Samsung is breaking away from iFixit's mission while Google is embracing it

Samsung Galaxy S21 repair
(Image credit: Samsung)

What you need to know

  • Last week, iFixit announced it would be ending its collaboration with Samsung, which allowed it to distribute OEM parts and repair guides.
  • iFixit says that Samsung's "approach to repairability does not align with our mission."
  • While the iFixit partnership with Samsung is ending, the former company's partnership with Google to provide parts, tools, and guides for Pixel devices is going strong. 

iFixit, a company that has tried to advance the right-to-repair movement by partnership with big tech manufacturers, announced last week that it is ending its collaboration with Samsung. The partnership allowed iFixit to distribute official parts and create repair guides for Samsung devices. However, iFixit cut off the deal, saying that Samsung's "approach to repairability does not align with our mission."

There's a lot to unpack here, because iFixit's decision to back out of the Samsung partnership could have a big effect on consumers. iFixit is the go-to source for reliable original equipment manufacturer (OEM) and aftermarket parts, as well as tools and repair guides, for a swath of consumer electronics products. Is iFixit or Samsung to blame for the breakup? That's not completely clear, but both sides weren't perfect. Samsung didn't set the partnership up for success, and iFixit won't produce repair guides for Samsung devices at all now that it's over. 

Regardless of what you think about Samsung and iFixit's role in the partnership ending, there's an uninvolved third party that is sitting pretty through all the drama: Google.

While companies like Samsung may seemingly be uninterested in truly supporting Right to Repair, Google's approach seems genuine. It's providing parts and guides as part of its own iFixit partnership, supporting Right to Repair legislation, and more. Samsung's apparent lack of interest in Right to Repair shows that Google certainly doesn't have to do all it has done to make repairing Pixels easier and deserves more credit.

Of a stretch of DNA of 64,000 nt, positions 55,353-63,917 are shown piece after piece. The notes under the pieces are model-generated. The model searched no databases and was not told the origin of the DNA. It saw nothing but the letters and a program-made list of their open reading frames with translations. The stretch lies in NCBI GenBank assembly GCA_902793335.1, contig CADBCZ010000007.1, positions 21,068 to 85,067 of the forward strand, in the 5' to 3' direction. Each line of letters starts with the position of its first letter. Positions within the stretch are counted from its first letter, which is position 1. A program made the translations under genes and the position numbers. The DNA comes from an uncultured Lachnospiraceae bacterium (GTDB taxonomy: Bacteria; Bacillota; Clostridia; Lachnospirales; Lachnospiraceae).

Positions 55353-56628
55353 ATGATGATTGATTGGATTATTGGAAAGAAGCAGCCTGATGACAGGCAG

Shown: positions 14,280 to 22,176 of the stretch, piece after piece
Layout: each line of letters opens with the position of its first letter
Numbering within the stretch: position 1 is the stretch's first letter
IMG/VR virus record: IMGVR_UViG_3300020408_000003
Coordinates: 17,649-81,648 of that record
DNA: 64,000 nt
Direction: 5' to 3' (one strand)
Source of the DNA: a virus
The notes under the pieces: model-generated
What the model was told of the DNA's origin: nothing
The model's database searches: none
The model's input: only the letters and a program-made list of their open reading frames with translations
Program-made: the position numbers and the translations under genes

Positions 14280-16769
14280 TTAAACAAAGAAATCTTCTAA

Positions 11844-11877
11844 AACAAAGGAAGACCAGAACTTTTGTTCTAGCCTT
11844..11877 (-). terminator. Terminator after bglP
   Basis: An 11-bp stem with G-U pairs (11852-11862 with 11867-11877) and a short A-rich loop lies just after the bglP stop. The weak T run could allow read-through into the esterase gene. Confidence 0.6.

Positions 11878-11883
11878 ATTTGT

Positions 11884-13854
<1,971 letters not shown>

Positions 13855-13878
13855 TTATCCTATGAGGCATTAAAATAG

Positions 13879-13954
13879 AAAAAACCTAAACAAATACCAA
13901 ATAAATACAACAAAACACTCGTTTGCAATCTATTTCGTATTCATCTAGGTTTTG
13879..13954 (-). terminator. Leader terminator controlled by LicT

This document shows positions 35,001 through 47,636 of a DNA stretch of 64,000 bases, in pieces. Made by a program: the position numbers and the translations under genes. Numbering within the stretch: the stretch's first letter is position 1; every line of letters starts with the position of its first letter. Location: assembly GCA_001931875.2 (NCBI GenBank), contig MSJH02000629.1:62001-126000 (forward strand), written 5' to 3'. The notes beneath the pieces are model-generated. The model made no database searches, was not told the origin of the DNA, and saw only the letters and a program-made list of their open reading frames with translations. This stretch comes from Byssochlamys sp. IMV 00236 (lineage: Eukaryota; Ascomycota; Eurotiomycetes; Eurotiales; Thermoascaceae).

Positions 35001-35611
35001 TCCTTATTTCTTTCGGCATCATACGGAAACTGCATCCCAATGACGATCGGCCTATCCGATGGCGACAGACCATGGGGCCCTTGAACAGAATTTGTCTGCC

Why the Samsung Repair Hub didn't work

The back of the Samsung Galaxy S24 Ultra in the Titanium Grey colorway

(Image credit: Nicholas Sutrich / Android Central)

Unfortunately, we don't know the entire story of how the collaboration between iFixit and Samsung fell apart. iFixit shared some of its side of the story in a blog post and a subsequent interview between the company's CEO and The Verge. Android Central reached out to Samsung regarding iFixit's canceled partnership when we first covered it last week, but we still have not heard back from the company.

Even without the additional context, it's not hard to see why the partnership called the Samsung Repair Hub didn't work out. Samsung imposed some arbitrary limitations that prevented individual consumers and companies from performing cost-effective repairs. One of the more egregious examples was a Samsung policy that barred iFixit from selling more than seven parts to a customer over a three-month period. This effectively prohibited independent repair shops from benefiting from the deal. 

The other big issue was that Samsung bundled parts together, making repairs cost-prohibitive. For example, to replace the battery on a Samsung Galaxy S22, users would have to pay iFixit a whopping $160 for the new part. Why? Because Samsung only sells new phone batteries that are pre-attached to a brand-new screen. This is extremely problematic for a few reasons. If you just need to replace a battery, not only are you paying for a screen you didn't need, but you're also throwing away a perfectly good display in the process. 

There were probably financial reasons that contributed to the demise of the iFixit and Samsung collaboration, too. For the reasons above, it didn't make sense for people to buy parts from iFixit, and I wouldn't be surprised if sales were low. 

Is iFixit bitter?

A Fairphone 5 being opened from iFixit.